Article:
This is the 11th blog post published in 2018 as part of the collaborative effort launched in 2017 between the Association for the Development of Education in Africa (ADEA) and the Global Partnership for Education (GPE).
On December 19, 2011, United Nations General Assembly adopted Resolution 66/170 to declare October 11 as the International Day of the Girl Child, to recognize girls’ rights and the unique challenges girls face around the world. Under this year’s theme, “With Her: A Skilled GirlForce”, International Day of the Girl will mark the beginning of a year-long effort to bring together partners and stakeholders to advocate for, and draw attention and investments to, the most pressing needs and opportunities for girls to attain skills for employability.
Why do the lack of relevant skills continue affecting women and girls?
From a tender age, girls are exposed to societal traditional practices, patterns and environments that shape their understanding of what they need to do to be successful human beings. Very often they grow to appreciate informal education more than the formal one. Girls are taught how to survive instead of how to thrive. It is even worse when these teachings are coupled by gender discrimination and negative influences.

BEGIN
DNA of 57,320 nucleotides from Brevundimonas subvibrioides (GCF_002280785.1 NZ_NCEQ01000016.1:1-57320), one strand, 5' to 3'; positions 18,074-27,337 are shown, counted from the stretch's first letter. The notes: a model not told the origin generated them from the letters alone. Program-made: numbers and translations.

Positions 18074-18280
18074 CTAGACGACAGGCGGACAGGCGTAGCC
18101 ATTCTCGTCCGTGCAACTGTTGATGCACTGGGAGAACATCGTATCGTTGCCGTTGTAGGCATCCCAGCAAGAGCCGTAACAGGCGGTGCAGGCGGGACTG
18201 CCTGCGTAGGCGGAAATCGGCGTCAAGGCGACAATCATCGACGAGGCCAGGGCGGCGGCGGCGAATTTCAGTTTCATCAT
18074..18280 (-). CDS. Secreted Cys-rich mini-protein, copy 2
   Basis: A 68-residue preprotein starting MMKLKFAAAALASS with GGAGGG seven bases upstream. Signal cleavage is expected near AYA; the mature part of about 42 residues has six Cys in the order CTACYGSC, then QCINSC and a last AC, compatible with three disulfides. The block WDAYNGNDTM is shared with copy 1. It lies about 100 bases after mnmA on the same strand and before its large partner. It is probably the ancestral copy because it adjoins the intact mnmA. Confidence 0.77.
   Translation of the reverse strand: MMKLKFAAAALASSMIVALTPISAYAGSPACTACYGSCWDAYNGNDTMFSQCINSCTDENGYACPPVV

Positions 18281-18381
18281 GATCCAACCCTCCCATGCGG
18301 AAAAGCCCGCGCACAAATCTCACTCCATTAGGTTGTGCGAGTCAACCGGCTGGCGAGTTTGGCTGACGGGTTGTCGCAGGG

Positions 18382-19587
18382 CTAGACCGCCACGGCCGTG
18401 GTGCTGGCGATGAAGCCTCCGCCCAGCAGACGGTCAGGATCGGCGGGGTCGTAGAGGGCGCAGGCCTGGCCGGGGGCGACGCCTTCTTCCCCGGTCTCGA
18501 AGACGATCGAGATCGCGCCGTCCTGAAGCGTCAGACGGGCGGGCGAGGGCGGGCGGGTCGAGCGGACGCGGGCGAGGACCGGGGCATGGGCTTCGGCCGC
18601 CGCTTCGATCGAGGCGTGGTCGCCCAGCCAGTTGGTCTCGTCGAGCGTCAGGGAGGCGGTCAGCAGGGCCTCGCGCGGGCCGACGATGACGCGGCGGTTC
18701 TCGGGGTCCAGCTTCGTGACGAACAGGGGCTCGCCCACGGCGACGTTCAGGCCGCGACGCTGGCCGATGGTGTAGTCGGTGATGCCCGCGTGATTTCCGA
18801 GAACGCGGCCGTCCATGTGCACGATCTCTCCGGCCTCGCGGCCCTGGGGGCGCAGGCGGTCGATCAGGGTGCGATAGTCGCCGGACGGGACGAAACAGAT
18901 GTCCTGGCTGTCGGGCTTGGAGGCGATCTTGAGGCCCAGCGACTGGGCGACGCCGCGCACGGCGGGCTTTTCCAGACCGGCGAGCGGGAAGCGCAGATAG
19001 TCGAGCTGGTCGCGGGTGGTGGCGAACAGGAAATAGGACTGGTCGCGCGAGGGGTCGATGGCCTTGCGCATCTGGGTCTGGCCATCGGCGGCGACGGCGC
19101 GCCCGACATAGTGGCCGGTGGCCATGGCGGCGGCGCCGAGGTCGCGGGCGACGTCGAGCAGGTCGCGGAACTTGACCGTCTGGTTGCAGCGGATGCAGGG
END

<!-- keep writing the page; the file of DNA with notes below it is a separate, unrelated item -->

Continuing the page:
African women and girls are particularly disadvantaged when it comes to employment and entrepreneurship opportunities as a result of the lack of relevant training and skills. This has a direct impact on their standards of living, making them vulnerable to negative aspects such as gender-based violence and early marriage. The situation is even more difficult for girls in conflict and post-conflict situations. Indeed, this is evidenced by the huge incidences of school-dropout rates in conflict and post-conflict states in Africa.